High Protein Treats?

Discussion in 'Feeding & Watering Your Flock' started by HollyWoozle, Jun 19, 2018.

  1. HollyWoozle

    HollyWoozle In the Brooder

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    I have had my six ex-battery/caged hens for about 2.5 weeks now and they are doing really well. They are eating layers crumble/mash as that is what they are accustomed to but I am starting to mix in some layers pellets so they get used to those. They have occasionally had a little mixed corn as a treat late in the afternoon.

    I understand that growing new feathers requires a lot of protein and was wondering whether to incorporate some high protein snacks a few times a week? Several of them are quite bald and are growing new feathers. I know they shouldn't have snacks or treats until later in the day when they've mostly filled up on proper food.

    What high protein treats do you recommend? I know that scrambled egg is a popular choice, as well as peas, mealworms and all sorts of other things.
     
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  2. The Phantom

    The Phantom I love birds!!! Premium Member

    Cat food is good.
     
  3. ChickenCanoe

    ChickenCanoe Free Ranging

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    I'm curious if your rescues are laying eggs or not.
    Mealworms, crickets and any kind of meat or fish will work. Cat food can vary dramatically in protein percentage.
     
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  4. Chickens are supposed to be the decedents of dinosaurs like the mighty T-Rex. Therefor a good protein for growing feathers needs animal based protein. Almost any proper sized pet food with meat, fish, blood, bone meal, or dairy byproducts will fill the bill. Pig chow, a good kibbles type dog food with "tankage' or products like Calf-Manna, etc also works well. I have also used canned dog food to good effect.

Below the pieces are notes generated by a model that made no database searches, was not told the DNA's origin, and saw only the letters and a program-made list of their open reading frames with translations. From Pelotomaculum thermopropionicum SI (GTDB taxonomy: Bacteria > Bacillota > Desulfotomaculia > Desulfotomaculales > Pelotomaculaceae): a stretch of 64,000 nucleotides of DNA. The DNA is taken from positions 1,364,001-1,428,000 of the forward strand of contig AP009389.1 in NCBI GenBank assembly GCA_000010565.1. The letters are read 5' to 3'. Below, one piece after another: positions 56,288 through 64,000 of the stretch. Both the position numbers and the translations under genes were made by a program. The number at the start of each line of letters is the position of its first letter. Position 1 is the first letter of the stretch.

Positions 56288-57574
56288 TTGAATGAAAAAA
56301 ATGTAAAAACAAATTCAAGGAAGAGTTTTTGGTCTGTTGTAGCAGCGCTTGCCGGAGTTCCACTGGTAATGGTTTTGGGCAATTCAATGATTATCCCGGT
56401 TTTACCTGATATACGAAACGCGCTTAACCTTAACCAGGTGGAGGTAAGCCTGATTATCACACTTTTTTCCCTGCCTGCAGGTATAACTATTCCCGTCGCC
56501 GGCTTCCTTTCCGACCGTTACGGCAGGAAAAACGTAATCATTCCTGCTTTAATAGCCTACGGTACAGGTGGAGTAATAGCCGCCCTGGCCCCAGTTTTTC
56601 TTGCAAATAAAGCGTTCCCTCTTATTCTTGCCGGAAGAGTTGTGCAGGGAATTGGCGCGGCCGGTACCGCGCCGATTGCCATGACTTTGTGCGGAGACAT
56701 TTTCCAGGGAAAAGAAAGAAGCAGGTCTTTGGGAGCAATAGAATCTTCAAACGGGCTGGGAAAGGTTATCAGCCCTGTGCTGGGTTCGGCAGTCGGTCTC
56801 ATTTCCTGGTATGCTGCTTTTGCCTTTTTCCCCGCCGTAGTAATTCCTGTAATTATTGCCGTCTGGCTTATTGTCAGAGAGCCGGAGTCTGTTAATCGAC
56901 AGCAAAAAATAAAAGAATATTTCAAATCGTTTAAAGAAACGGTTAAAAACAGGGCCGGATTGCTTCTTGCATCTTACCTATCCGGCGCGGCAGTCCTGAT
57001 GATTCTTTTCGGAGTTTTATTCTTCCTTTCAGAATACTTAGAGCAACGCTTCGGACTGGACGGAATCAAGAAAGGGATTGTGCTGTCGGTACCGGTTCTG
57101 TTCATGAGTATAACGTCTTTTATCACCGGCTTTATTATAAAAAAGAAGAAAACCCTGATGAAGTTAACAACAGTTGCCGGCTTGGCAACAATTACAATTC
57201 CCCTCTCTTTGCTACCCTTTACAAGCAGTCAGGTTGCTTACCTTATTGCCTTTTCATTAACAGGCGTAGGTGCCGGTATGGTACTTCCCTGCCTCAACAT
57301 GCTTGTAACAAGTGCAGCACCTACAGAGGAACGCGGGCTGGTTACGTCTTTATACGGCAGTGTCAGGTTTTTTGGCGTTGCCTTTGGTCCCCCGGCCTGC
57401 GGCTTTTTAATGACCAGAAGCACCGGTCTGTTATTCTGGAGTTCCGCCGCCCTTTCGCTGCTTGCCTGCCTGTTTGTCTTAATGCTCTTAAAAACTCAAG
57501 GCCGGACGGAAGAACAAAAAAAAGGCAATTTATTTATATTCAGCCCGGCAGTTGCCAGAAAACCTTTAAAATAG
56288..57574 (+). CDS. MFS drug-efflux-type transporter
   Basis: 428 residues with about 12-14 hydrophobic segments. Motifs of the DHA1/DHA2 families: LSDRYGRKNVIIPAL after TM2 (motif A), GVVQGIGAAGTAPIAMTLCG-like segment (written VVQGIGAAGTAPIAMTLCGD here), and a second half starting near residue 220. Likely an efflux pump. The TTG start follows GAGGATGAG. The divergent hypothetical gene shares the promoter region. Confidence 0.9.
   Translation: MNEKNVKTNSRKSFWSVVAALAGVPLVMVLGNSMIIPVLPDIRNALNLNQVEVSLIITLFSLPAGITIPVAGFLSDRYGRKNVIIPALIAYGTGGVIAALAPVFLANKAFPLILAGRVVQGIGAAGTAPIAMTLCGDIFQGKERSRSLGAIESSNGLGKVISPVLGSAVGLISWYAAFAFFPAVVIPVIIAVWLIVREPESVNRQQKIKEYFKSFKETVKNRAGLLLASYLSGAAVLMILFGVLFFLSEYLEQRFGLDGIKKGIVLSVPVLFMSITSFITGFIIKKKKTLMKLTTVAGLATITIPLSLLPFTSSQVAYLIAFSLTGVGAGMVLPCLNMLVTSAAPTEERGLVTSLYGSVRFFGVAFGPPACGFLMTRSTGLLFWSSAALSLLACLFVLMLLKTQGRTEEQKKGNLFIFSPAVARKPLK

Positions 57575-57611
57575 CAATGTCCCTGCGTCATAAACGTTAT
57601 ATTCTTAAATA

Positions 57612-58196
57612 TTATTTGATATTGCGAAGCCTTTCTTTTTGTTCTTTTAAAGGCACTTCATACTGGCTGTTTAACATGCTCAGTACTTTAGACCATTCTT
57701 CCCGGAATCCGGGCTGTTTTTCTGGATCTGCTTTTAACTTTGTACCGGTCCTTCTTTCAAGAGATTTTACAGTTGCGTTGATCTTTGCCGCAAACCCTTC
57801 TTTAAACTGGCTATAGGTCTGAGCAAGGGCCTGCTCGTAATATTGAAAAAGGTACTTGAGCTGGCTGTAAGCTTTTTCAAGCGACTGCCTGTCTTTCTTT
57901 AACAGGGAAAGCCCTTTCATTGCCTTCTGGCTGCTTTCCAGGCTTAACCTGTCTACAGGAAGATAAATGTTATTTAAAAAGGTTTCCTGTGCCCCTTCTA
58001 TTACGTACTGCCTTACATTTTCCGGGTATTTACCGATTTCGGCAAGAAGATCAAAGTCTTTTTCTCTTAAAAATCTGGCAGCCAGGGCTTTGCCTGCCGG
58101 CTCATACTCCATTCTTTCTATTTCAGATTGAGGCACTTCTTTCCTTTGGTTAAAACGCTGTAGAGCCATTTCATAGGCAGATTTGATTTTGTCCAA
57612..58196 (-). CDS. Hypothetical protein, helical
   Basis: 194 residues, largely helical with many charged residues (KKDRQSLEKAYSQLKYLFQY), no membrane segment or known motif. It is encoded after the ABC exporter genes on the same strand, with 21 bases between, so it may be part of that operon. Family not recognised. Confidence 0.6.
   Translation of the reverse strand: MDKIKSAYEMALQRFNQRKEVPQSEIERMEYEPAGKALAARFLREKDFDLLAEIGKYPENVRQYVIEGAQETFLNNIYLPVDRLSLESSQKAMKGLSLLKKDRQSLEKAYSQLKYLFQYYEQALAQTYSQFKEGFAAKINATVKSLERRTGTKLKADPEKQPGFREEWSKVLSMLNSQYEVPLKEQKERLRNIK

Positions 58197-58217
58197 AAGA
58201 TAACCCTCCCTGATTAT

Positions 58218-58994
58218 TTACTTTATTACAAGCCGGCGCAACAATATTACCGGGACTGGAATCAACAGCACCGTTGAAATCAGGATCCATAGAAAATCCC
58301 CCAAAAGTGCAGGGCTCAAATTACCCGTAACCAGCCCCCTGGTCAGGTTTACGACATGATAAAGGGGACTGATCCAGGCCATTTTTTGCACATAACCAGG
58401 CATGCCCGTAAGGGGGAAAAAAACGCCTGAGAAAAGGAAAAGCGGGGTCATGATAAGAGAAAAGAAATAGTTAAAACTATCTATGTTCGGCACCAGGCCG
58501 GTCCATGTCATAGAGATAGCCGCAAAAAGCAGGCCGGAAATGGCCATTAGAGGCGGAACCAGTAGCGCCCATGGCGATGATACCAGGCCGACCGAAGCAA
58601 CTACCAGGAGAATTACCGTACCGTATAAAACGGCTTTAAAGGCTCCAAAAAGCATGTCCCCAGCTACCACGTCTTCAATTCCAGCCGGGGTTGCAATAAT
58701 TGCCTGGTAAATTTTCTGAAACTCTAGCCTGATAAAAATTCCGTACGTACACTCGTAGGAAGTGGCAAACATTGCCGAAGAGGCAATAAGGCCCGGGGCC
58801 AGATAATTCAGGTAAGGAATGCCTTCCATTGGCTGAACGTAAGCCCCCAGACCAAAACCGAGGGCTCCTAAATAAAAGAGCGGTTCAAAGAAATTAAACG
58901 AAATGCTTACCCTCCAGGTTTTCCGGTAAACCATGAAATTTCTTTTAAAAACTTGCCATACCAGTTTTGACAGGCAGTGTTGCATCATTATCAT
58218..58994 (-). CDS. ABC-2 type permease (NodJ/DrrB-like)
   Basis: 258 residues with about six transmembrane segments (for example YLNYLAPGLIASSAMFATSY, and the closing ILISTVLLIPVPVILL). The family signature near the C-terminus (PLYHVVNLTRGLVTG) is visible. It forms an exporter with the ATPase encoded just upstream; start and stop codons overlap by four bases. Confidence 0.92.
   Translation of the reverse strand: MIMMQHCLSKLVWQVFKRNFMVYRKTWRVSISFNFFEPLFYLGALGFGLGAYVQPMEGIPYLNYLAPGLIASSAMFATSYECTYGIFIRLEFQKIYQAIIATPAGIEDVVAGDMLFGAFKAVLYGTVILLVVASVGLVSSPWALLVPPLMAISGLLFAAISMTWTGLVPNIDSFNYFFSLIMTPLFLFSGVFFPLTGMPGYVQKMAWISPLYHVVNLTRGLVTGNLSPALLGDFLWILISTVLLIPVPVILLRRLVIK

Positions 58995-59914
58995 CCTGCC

I use to have a farm pond stocked with shiner minnows. I used these minnows as fish bait. Because it was necessary to keep the shiner population down to a dull roar so that the minnow population was in line with their food resources, excess minnows, especially the smaller ones were thrown to the hens and roosters in my chicken pens. Despite their feathers being as shiny as new money, these hens and roosters were absolutely frantic to claim their share of fish bait. It sorta of reminded me of geeky college kids from the 1920s swallowing whole gold fish head first. I also sometimes fed cotton tailed rabbets that I shot for the sin of raiding my vegetable garden. I am not keen on poultry meal etc. It's high protein content is mostly feathers and feathers are hard for a chicken to digest.

    Boiled eggs IMO are a lower fat treat and boiled eggs are more easily divided when you feed them, and if you have many birds, boiled eggs are more easily cooked. Peas, especially raw peas are a poor food for chickens and you will often find that they absolutely refuse to eat raw peas. I suspect that sometimes the peas listed as an ingredient in some chicken feeds are in fact peanut hulls that came out of a shelling plant. While high in protein peanut hulls or shells are difficult for your chickens to digest. Elephants or hippopotamus can digest peanuts easily, but chickens, not so well.